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Deadly Dengue Fever Outbreak in Bangladesh Strains Scarce Resources

A deadly outbreak of dengue fever in Bangladesh is the most severe in the country’s history, the authorities said, with fast-spreading infections from rural areas further straining the already overwhelmed hospital system in the capital, Dhaka.

On Monday, the Bangladeshi authorities said they had recorded 909 dengue-related deaths this year through Sunday, compared with 281 in all of 2022.

“Hundreds of patients are also coming to Dhaka from outside,” said Dr. Khalilur Rahman, a director at the Shaheed Suhrawardy Medical College and hospital.

He said some hospitals in Dhaka were facing shortages of intravenous fluids used to rehydrate patients with dengue, and pharmacists were increasing their prices as demand for IV treatment rises, adding to the severity of the crisis.

The mosquito-borne viral infection has spread to all 64 districts of the country, according to the World Health Organization. Dengue is common in tropical areas and can cause piercing headaches, nausea, muscle and joint pain, and in some cases death.

Last week, the W.H.O. said a combination of factors, including climate change, had contributed to the rise of dengue cases around the world, with millions of people infected.

The warming planet has worsened weather patterns in South Asia, resulting in monsoon seasons that are wetter and hotter — conditions that create a favorable breeding environment for the Aedes mosquitoes that carry the virus.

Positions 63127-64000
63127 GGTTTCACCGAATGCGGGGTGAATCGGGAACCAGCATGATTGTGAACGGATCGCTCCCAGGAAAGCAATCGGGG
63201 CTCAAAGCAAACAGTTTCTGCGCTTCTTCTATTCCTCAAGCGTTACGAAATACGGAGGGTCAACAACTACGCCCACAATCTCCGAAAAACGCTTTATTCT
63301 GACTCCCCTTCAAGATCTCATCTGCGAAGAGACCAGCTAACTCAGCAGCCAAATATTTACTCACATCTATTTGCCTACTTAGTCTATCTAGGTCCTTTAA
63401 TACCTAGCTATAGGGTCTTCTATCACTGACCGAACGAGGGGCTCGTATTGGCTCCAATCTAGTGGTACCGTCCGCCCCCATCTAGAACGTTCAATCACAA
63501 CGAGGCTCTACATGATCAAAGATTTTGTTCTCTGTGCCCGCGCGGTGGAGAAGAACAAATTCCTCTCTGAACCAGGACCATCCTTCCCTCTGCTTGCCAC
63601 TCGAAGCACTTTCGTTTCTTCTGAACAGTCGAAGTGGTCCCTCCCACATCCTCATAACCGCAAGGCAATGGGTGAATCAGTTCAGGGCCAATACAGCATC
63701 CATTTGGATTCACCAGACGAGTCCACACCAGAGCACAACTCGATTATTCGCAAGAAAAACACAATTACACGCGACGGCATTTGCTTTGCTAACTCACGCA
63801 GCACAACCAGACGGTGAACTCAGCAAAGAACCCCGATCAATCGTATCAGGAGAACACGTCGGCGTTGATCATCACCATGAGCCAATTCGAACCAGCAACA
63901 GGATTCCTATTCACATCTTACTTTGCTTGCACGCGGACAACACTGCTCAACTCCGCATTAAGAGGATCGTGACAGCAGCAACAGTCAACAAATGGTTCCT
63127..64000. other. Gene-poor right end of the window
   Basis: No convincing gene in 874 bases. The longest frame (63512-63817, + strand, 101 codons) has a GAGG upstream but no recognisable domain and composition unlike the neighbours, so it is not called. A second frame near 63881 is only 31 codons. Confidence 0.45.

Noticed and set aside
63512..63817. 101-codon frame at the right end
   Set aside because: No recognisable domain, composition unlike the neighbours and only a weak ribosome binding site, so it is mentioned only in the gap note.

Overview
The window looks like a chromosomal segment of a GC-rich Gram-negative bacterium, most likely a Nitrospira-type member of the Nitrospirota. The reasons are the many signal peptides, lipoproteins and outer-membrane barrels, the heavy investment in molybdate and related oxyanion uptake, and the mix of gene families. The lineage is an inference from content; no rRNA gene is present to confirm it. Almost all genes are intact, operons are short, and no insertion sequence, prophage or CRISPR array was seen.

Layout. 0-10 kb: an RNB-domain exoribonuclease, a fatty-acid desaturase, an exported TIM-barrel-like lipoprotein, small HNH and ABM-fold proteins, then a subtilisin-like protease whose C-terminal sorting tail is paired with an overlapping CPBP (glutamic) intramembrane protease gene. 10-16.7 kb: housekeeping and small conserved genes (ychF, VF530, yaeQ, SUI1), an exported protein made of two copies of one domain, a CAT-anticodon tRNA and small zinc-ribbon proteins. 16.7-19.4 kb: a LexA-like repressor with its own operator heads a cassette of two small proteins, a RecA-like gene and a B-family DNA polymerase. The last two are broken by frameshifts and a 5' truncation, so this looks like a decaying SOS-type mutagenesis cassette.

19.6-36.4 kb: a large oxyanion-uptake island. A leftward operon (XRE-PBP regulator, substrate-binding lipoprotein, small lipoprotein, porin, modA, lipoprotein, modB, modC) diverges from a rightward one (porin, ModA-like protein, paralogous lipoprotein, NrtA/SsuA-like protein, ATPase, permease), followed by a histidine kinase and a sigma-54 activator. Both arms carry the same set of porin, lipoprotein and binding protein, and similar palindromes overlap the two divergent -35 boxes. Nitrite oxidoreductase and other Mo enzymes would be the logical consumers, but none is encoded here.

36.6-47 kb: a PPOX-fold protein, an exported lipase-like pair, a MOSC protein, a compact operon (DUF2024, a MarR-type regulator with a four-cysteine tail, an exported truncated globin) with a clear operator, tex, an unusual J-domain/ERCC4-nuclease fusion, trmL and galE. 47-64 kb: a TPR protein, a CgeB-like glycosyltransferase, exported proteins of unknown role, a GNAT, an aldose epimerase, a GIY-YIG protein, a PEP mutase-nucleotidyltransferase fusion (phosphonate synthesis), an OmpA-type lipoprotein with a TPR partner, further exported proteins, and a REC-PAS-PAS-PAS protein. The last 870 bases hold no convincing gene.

The crisis in Bangladesh is worsening every day in a city with a beleaguered infrastructure. Dhaka is densely populated, with many of its 12 million residents living in slums, where sanitation is poor. Clogged drainage systems store copious amounts of standing water, an optimal breeding ground for mosquitoes.

Tedros Adhanom Ghebreyesus, the director general of W.H.O., said last week in a news briefing that cases were starting to decline in Dhaka but increasing in other parts of the country.

“We have trained doctors and deployed experts on the ground. We have also provided supplies to test for dengue and support care for patients,” he said.

Health experts say the fatalities may rise further with more than three months remaining in Bangladesh’s rainy season.

So far, a total of 187,725 people have tested positive this year for dengue infection across the country, which is home to more than 170 million people. Health officials said there are 10,470 patients undergoing treatment for dengue in hospitals.

The infection has also spread to the crowded camps of Rohingya refugees just outside the coastal city of Cox’s Bazar. Last year, the camps saw more than 15,000 cases and at least six deaths.

Dr. Be-Nazir Ahmed, a public health expert, said Bangladesh had been battling dengue infections for more than two decades, but the authorities lack the proper preventive measures.

“The biggest threat is now the dengue has spread all over the country,” he said. “I am afraid that people in rural areas will suffer from dengue a lot more in the future if we can’t contain it now”

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